Everything is a game to Daddy. I remember when Anna and one of the Johnson boys both got down on their knees to drink from a creek, he said, “There’s a legend in Colorado that if a boy and a girl drink from this creek at the same time, they will fall in love and get married one day.”
Of course, I teased Anna mercilessly about that drink all week. “Hey Anna! Your boyfriend is kinda lagging behind! Maybe you should offer to carry some of his stuff.”
Even with treats and games and promises up his sleeves, Daddy had trouble coaxing us all up the mountain. We finally stopped and set up camp and all the Johnsons fell into their tent and went to sleep in broad daylight.
Daddy made dinner and woke Mr. and Mrs. Johnson up to eat. He told them they had to get their kids up to eat or they were going to get altitude sickness, but they refused. I can hardly blame them. No one wants to wake up sleeping children. But then, of course, they were up later in the night, throwing up from altitude sickness.
With the Johnsons still not feeling great, it took us a while to get moving the next morning, but that did not stop Daddy from pressing us forward, “If you start hiking, you’ll warm up and feel better.”
We didn’t hike up as far as he had hoped on Day 1, which would set us back significantly, and then on Day 2, it began to rain.
Now it’s not unusual for a mountain storm to blow up out of nowhere in Colorado, especially in the afternoon. These days my husband is quick to get us off of peaks and passes by noon because of the dangers of being exposed up high in wind and lightning. But those storms usually roll by quickly. They are wild and crazy, but over in a flash.
But this rain we had on Day 2 of our hike was no fast and furious mountain storm.
This rain was settled in to stay for a while. It was mud-making, bone-drenching rain. We hiked for a while in it before everyone’s misery won out and Daddy covered us like a pile of shivering, wet puppies with a tarp while he set up the tents. In the rain.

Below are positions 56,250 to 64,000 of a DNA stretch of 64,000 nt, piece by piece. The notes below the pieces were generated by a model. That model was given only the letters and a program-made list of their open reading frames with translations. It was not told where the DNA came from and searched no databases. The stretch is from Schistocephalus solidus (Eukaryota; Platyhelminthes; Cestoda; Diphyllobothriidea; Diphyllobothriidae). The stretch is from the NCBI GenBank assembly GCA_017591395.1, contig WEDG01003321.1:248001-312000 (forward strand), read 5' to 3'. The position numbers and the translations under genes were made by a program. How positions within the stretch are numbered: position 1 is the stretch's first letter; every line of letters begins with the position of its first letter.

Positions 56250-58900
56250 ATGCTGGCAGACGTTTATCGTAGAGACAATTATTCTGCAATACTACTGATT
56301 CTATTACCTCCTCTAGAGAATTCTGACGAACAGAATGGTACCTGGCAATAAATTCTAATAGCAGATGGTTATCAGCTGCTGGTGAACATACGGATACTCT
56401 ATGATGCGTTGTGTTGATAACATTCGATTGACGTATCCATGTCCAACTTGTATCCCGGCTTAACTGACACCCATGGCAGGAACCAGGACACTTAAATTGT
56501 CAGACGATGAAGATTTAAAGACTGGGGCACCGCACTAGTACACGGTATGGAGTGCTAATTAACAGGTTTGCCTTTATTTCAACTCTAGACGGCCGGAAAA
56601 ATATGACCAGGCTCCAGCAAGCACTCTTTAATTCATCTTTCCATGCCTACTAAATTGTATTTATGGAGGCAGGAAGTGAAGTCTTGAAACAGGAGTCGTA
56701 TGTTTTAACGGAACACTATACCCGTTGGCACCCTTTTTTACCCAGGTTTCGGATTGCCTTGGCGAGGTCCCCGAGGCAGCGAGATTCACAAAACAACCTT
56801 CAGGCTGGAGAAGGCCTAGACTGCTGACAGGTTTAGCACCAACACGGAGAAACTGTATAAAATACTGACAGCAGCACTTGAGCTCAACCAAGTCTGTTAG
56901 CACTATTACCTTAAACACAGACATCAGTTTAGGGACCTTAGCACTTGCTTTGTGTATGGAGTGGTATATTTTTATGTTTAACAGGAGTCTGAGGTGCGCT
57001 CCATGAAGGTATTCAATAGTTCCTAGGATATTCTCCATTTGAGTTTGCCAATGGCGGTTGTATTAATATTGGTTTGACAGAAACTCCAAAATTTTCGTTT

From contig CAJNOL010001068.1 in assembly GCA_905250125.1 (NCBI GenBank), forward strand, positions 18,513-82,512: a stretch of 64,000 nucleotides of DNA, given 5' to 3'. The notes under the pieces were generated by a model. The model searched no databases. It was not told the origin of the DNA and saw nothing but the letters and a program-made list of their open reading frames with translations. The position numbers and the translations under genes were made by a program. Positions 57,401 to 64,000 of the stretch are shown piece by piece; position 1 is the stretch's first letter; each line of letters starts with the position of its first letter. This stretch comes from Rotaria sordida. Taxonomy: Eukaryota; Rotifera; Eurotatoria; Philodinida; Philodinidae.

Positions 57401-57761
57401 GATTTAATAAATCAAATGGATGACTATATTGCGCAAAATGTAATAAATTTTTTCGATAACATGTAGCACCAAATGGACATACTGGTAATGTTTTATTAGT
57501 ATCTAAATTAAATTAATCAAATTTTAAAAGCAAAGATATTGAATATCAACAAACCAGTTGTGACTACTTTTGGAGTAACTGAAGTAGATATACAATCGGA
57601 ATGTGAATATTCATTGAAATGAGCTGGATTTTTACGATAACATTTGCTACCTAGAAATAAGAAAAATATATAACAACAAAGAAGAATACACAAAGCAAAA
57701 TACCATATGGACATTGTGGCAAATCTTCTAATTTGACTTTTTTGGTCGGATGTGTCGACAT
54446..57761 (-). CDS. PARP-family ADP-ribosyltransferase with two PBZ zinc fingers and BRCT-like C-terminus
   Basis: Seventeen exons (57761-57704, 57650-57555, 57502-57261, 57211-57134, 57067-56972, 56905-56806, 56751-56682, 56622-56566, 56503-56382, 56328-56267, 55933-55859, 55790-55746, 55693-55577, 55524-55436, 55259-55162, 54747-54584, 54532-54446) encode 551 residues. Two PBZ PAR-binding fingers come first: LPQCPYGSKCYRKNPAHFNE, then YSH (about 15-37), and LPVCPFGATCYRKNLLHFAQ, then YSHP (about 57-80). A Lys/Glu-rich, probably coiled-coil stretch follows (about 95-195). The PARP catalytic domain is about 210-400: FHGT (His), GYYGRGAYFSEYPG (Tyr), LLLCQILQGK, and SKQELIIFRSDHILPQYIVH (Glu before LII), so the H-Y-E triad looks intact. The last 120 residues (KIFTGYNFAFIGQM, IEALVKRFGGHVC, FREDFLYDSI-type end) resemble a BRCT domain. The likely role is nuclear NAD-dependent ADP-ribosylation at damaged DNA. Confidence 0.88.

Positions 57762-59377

Then we all piled into our tents and he made us sweet skillet biscuits and hot chocolate. In the rain.
It tasted like heaven.
We gobbled it all down while Daddy cleaned everything up. In the rain.
The next day we woke up to more rain, and while the Johnsons were saying that perhaps we had hiked quite enough, Daddy started moving parts of camp further up the trail on his own. Quietly making several trips back and forth, he would slowly move us along. He didn’t really communicate his intentions. We would emerge from our tent to see that the rest of camp had moved and so we would have to move with it.
I really have no idea how many days this went on before he announced to us that tomorrow was the big day.
The Peak Climb.
It was the day we would climb to the top of the mountain. We could leave our packs at camp, so no packing up in the morning. We could just get up and hike. He would carry lunch and all the water we would need.
He was going to have to wake us up fairly early though, because it was going to be a long hike.
I wish I could have overheard the conversation that was happening in the Johnsons’ tent that night. I remember thinking of them as sort of lightweights, but honestly, the fact that Mr. Johnson had not taken a tent stake to my father’s head at this point shows an amazing amount of restraint.
Every morning before we hiked we would pray for the day and Mr. Johnson would try hard to smile and he would say, “Let’s pray that it won’t rain today, ok kids?”
And then Daddy, God bless him, he would say,
“Actually, why don’t we pray that the good Lord will help us to have a good attitude no matter what the weather is today.”
On the day of our Peak Climb, we got up while it was still dark and started hiking to get warm. Daddy fed us bites of breakfast and gave us treats from his bottomless pockets.
And we tried. We really did. But the rain came and drenched us again. And we were all so very tired.
Never one to admit defeat, Daddy seized the opportunity to point out some Really Great Rocks. He had us all come over and sit down on the rocks. He made a speech about how we had made it all the way to THIS ROCK!
“I’m so proud of you all! Here are your prizes.”
More treats from his pockets.
“And I’m especially proud of what great attitudes you’ve all had today!”
“You know what, I think we can probably get all the way back to the van today if I make a couple of trips with all the stuff. What do you think? Should we head for home?”
Relief like you’ve never seen in your life washed over the faces of Mr. and Mrs. Johnson. My mother smiled.
On the way home, when we stopped at McDonald’s for dinner, we all just went in willy nilly and ordered our happy meals.
We never did go anywhere again with the Johnsons. They went to Disneyworld for their next family vacation.